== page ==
A Shot in the Arm

Vitamin IV therapy claims a boost in health and beauty

By Abby Deering

Apitherapy, the painful and ancient technique of being voluntarily stung by bees to reduce inflammation and scarring of the skin, is one of the many zany health and beauty procedures touted by Gwyneth Paltrow, who in the past decade has re-branded herself as a domestic-goddess and wellness pioneer. Her lifestyle website, Goop, has come under fire for doling out tips and advice that are seemingly out-of-touch, elitist, and in some cases, worryingly unfounded.

At Paltrow’s inaugural wellness summit, “In Goop Health,” held in Los Angeles this past June, panelists spoke on an array of topics ranging from parasite therapy to orgasmic meditation to the potential risks of broccoli and kale. Celebrity pals such Cameron Diaz and Miranda Kerr joined the Goop queen onstage to discuss their own health and beauty journeys. (Kerr shared a particularly descriptive tale of a leech face-lift she received involving her coccyx.)

Outside of the panels, attendees sipped on collagen-infused martinis while partaking in a range of experiences such as crystal therapy and aura photography. The IV Drip Station, also on offer, seemed a rather tame and conventional therapy by comparison.

IV vitamin therapy, also known as Intravenous Micronutrient Therapy (IVMT), is the method of delivering essential vitamins, amino acids and minerals directly into your bloodstream. It became in vogue a few years back after several well-publicized celebrity endorsements. In 2012, Rihanna tweeted a photo of an IV in her arm after she felt sick following the Met Gala; and in 2015, Sofia Vergara hired an IV Station for guests at her three-day wedding extravaganza in Palm Beach. Singers Madonna and Adele are both regular users of the vitamin drip, as is a reality star who’s named shall not be mentioned on these pages (hint: initials are double K).

However, unlike some of the more esoteric practices of Paltrow, Kerr and company, IV vitamin therapy is one celeb fad that is increasingly gaining traction in the mainstream health and beauty markets. From Anchorage to Tuscaloosa, IV drip bars and medspas are becoming as commonplace as barre studios in cities and towns across the U.S.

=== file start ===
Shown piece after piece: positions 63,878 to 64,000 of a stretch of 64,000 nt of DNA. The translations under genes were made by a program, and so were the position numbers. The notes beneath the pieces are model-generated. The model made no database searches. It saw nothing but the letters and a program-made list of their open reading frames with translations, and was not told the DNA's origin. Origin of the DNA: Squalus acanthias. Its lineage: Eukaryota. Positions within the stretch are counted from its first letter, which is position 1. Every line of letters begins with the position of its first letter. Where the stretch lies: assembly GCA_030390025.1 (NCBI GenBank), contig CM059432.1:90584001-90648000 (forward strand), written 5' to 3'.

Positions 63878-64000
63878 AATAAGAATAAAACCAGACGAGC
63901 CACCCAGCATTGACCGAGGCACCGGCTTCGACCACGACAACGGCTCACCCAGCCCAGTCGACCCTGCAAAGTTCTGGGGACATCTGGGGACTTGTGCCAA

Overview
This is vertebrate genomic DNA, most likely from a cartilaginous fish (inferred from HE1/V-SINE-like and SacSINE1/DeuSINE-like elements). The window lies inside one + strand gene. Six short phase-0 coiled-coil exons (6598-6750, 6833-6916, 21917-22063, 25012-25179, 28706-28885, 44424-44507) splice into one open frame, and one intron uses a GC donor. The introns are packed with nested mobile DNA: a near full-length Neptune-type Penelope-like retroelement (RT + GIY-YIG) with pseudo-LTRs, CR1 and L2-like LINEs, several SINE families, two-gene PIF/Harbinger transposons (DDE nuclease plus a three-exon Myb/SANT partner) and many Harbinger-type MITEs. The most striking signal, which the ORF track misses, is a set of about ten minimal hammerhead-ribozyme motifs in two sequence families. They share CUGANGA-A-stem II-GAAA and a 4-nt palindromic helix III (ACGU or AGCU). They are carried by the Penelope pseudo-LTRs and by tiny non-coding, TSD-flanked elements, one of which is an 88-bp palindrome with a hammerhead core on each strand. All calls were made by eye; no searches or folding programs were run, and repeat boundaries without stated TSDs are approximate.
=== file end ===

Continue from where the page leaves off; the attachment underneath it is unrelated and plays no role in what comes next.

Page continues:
Administering life-boosting fluids via intravenous drip is nothing new. One of the first recorded instances was in the 1600s when an Oxford scientist created an intravenous device using a pig bladder and quill. In hospitals, IV therapy has been used for decades to treat conditions from dehydration to nutrient-absorption disorders.

Using IV therapy as a method of delivering vitamins and nutrients directly into the bloodstream was popularized in the 1960s when Dr John Myers, an internist from Johns Hopkins Hospital in Baltimore, created what is known as the Myers Cocktail. The key ingredients in the cocktail include: vitamin C, numerous B vitamins, calcium and magnesium. This holistic therapy, adopted by naturopathic doctors, was proven by the National Institute of Health to be an adjunctive treatment for chronic illnesses such as fibromyalgia, fatigue, depression, cardiovascular disease, asthma, and migraines, among others.

However, in 2010 when commercial IV clinics first burst onto the scene using techniques adopted from the medical community, hydration was the main focus. Think runners post race or those suffering after a marathon night of drinking. Treatments with names such as “The Party Girl Drip” began cropping up in cities known for hard partying. In 2011, Las Vegas became home to the purported first-ever mobile hangover clinic, the Hangover Heaven bus.

In recent years, there has been a shift from marketing to the severely dehydrated or sick towards those seeking extreme beauty and health. In spa-like settings, with massage chairs and iPads, commercial IV spas and mobile IV services are now offering vitamin infusions that can diminish jet lag, improve sexual and athletic function, boost immunity and nutrition, increase metabolism and energy, detoxify the body, counteract the effects of aging and enhance skin, hair and nails.